Ed Miliband has said he is still "recovering" from his time as Labour leader, more than six years after standing down.
He told the BBC's Political Thinking podcast leading the party to defeat at the 2015 election had been "gut wrenching".
"Frankly, your confidence gets shattered by losing," he told host Nick Robinson.
And he said the party's defeat was "in many ways" a personal rejection of him.
"More people wanted David Cameron to be prime minister than me, and I've got to accept that," he added.
Mr Miliband, who led Labour between 2010 and 2015, has since April 2020 served as shadow business secretary under current leader Sir Keir Starmer.
He said his decision to return to the shadow cabinet had been "really hard," adding: "the last experience of the front line was quite traumatic."
Asked whether he had recovered from his time as leader or was still recovering, he replied: "definitely recovering".
He added that being Labour leader had been "all consuming, and then it wasn't there any more".
He told Nick Robinson early polling data on election night 2015 "looked quite good" but turned out to be wrong, which made the party's eventual defeat even harder to take.
"You think you're going to be having the conversation with Barack Obama the next day, and then you're grateful for a call about your PPI," he joked.
Reflecting on his time as leader, he said: "I've come to the view that I had a big analysis of the problems of the country," but that his solution for dealing with them "were not nearly as bold, and not equal to the moment".
He added that he had "never really regretted" being Labour leader, a role which he took after defeating his brother David at a leadership election.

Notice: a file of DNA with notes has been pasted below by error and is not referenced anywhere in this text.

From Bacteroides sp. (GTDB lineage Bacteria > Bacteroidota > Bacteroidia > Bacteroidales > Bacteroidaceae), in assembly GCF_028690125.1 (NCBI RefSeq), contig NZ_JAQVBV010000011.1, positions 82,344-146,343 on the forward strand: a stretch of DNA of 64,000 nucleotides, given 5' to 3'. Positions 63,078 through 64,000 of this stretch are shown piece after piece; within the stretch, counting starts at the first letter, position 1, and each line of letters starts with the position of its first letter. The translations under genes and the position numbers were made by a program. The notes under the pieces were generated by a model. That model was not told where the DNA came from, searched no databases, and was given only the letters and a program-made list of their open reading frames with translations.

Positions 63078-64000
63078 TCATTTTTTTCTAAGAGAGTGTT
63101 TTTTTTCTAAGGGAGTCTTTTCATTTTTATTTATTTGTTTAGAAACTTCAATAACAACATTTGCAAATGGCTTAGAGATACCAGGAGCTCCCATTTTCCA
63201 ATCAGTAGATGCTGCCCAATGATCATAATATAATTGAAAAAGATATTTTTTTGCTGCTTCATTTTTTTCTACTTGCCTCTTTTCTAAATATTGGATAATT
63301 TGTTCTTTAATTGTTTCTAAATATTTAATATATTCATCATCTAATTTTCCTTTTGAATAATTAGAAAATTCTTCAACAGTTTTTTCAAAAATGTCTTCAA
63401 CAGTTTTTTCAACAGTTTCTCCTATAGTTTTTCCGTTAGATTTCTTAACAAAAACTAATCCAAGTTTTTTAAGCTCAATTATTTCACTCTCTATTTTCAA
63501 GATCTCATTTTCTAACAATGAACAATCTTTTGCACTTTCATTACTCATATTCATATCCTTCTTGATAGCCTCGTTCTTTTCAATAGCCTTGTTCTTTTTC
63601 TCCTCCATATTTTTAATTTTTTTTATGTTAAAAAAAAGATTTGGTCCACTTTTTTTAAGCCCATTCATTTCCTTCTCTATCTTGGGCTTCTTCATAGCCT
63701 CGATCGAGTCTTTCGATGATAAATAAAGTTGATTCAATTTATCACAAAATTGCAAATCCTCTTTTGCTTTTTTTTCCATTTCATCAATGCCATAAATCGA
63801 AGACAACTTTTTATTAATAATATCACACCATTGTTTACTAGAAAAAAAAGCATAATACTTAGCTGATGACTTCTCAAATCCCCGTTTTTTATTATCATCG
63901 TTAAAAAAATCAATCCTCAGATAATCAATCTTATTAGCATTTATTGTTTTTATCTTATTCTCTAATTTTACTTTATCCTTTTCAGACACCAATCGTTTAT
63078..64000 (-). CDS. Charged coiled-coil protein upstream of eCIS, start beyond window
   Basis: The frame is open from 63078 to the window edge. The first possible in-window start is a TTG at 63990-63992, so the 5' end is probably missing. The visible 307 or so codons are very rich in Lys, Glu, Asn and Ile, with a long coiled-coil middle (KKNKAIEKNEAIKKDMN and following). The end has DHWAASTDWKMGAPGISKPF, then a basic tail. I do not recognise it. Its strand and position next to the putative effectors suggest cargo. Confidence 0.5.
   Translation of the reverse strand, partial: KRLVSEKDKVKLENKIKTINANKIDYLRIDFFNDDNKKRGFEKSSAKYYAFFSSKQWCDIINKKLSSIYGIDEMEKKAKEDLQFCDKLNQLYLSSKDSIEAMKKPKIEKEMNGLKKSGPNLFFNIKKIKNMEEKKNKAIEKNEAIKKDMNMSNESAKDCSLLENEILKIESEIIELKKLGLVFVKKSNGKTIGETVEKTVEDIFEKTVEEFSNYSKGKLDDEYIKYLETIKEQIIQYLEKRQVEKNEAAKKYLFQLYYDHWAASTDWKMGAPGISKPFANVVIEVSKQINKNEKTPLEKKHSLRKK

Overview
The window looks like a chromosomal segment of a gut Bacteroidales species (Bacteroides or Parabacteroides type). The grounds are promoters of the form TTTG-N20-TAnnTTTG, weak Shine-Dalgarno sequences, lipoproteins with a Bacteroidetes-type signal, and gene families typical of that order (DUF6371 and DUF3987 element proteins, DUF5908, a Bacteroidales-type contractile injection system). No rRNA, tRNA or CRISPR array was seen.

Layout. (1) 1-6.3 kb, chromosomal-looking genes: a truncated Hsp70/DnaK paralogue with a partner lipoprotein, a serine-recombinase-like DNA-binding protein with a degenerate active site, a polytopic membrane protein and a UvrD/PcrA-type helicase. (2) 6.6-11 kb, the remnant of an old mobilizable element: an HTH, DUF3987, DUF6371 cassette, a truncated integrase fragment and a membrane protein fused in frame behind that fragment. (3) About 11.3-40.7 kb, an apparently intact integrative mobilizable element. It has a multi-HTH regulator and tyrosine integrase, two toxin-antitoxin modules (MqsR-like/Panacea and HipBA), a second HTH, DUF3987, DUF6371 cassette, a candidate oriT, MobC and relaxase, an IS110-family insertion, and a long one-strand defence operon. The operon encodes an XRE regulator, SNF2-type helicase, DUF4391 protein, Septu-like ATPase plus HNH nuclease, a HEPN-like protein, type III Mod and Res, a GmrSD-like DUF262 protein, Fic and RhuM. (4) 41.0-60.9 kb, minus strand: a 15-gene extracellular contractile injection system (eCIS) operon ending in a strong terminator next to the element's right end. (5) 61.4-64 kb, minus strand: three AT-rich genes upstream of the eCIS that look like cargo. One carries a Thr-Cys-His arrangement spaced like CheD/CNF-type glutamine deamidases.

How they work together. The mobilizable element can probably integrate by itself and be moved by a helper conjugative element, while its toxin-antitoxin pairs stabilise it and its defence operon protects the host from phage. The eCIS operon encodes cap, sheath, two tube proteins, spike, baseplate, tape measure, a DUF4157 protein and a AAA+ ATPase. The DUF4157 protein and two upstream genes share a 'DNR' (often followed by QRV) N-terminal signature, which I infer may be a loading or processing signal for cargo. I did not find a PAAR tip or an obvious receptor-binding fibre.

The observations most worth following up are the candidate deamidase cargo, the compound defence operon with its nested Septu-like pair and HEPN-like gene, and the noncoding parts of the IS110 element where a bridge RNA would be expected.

Elsewhere in the interview, he said Labour would "of course" have to be a patriotic party to succeed at future elections.
He added that the party's stance on defence and national security "was an issue" at the 2019 general election.
He was a panel member of a report which cited the issue as a factor in Labour's defeat, which left the party with fewer MPs than at any point since 1935.
Brexit and foreign policy were other policy areas judged by the report to have harmed the popularity of then-leader Jeremy Corbyn before the campaign began.
Speaking later at an event to promote his new book, Mr Miliband said his biggest regret was "not the sandwich" - a reference to a much-mocked picture of him in 2014 eating a bacon sandwich - but "not speaking in primary colours about the changes I want to see".
"I have become bolder as I have become older," he told the Hay Literary Festival.
You can download the full podcast on Friday 4 June. It will also be broadcast on BBC Radio 4 at 17.30 BST on Saturday 5 June.